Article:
David Haye could be heading for a massive showdown fight with one of the Klitschko brothers at Wembley Stadium.
Britain's newest heavyweight world champion was still nursing a broken hand today after winning the WBA title against giant Russian Nikolai Valuev in Germany two days ago.
But Adam Booth, Haye's trainer, revealed that discussions with Wembley Stadium are already under way following his victory and the fight could take place next summer.
"Wembley have already been on to me," said Booth. "Haye against a Klitschko, Wladimir or Vitali, would be one of the biggest fights in heavyweight history."
The sheer scale of the gate receipts from a sell-out 100,000 Wembley crowd, combined with his percentage of the pay-per-view TV subscriptions, could earn the London-born champion an estimated £20million.
But Haye, 29, still celebrating his 12-round majority points success over 7ft 2in Valuev, has to defend his title with a mandatory fight against challenger John Ruiz before then.
"Ruiz is the mandatory challenger for the WBA title so if I don't fight him they'll take the title from me, and I don't fancy giving it up after winning it," said Haye. "I feel I can knock out John Ruiz."
The fighter has already been compared to the legendary Muhammad Ali but Haye admits he is uneasy with the comparison.
"I felt a bit uncomfortable seeing that," he admitted. "Ali is the greatest and I've had one heavyweight title win. So I've got a long, long way to go.
"As long as I am talked about in the same breath in 50 years maybe as a great heavyweight, then I will have done my job."
His fight against Ruiz will almost certainly be held at the O2 Arena with victory setting up a lucrative unifying heavyweight division fight against one of the Klitschkos.
Ruiz was paid to step aside and let Haye have the chance of taking the World Boxing Association's belt from Valuev.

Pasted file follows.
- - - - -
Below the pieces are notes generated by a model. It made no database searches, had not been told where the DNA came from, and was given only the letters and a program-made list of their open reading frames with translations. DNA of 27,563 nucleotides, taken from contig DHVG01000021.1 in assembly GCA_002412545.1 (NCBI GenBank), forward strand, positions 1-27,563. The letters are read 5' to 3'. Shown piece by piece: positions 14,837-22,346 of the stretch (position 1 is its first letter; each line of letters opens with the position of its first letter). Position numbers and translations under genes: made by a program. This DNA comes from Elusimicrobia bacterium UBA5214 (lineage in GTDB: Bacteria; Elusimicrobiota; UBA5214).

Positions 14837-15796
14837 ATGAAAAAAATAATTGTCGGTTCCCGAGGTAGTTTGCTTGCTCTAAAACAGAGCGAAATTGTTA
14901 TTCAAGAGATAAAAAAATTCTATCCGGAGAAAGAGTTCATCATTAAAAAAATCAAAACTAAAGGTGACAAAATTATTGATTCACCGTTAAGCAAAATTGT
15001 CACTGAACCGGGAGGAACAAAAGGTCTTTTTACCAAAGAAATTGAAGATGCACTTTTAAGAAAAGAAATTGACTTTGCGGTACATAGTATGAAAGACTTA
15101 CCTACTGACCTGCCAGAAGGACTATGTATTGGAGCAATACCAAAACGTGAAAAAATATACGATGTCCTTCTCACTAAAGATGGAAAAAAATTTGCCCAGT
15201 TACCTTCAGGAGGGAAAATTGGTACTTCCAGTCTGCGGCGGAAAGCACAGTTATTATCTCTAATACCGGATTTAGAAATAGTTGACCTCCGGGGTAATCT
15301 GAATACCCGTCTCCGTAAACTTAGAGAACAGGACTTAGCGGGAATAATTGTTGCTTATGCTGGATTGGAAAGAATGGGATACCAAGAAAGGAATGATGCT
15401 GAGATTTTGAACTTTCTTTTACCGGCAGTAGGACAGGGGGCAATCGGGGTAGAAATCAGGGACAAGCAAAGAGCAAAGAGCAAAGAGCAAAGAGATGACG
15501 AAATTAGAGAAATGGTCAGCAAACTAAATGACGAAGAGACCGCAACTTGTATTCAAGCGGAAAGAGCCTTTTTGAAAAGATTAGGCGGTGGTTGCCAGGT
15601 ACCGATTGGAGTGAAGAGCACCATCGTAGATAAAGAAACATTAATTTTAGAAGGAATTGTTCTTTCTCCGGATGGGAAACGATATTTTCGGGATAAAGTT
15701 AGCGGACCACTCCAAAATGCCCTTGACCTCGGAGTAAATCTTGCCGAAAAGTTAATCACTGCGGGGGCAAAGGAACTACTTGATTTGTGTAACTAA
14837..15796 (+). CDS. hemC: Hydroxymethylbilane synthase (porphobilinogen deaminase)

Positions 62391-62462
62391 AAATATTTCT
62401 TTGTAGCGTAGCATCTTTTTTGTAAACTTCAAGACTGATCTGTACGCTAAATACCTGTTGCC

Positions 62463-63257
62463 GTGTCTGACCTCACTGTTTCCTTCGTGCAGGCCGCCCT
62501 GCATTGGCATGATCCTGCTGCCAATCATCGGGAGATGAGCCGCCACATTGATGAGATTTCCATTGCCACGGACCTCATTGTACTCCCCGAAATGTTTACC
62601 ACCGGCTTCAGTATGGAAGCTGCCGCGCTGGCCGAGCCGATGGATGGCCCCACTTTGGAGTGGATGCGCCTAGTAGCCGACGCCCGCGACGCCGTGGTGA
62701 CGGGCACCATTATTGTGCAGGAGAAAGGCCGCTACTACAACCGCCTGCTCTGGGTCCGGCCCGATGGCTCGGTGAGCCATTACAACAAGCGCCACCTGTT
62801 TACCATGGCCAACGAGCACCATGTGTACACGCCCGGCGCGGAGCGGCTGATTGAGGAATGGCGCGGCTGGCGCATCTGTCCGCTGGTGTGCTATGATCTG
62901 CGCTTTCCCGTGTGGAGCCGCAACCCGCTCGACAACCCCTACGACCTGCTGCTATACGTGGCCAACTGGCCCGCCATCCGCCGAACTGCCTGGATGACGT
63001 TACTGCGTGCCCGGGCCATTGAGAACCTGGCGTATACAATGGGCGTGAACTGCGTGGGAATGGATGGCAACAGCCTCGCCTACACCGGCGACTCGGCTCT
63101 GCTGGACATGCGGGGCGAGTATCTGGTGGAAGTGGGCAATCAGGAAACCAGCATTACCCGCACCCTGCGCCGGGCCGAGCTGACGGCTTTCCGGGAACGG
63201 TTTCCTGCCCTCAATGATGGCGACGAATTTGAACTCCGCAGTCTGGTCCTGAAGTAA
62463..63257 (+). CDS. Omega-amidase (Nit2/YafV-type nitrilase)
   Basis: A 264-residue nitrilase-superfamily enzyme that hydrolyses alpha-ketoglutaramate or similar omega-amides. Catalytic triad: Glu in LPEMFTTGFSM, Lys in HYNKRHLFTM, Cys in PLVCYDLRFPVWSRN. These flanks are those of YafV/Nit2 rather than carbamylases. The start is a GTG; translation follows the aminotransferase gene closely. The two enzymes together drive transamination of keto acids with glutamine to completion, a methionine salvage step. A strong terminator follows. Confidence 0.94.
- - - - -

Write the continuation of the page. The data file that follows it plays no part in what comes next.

But the contest is unlikely to take place before next May with Haye forced to let his broken hand, sustained in the second round against Valuev, heal completely.
However, Ruiz suffered a bad cut on the way to stopping German-based Turk Adrian Serin in the seventh round of a non-title bout.
"Ruiz is a good fighter, very underrated," said Haye. "But I will upset him pretty badly.
"He's not the most entertaining of former champions but he's won championships on several occasions and you don't do that through being a bad fighter. I don't feel I'd struggle with him in any way, though.
"I said I want to be unified champion and the Klitschkos are definitely in my sights. I am not fussed which one it is.
"Whichever one is available, we'll sit round a table and make it happen. Fingers crossed they retain their titles and we can have a huge, huge, unification fight."
Wladimir, at 33 the younger of the brothers, holds the IBF and WBO versions of the heavyweight championship.
But it is 38-year-old Vitali, the WBC champion and generally regarded as the world's best heavyweight, who has already made it clear he would be willing to face Haye.
Richard Schaefer, Haye's American promoter, is already excited by the potential global spectacle of a Haye v Klitschko fight.
"One of the Klitschkos against David Haye would a fight with huge global interest," said Schaefer. "For so long have we been asking for a new charismatic heavyweight champion of the world."
However, Haye will continue to celebrate his success by watching his beloved Millwall in FA Cup action against AFC Wimbledon tonight.
"I am popping down there tonight, me and Adam, it should be fun," he said.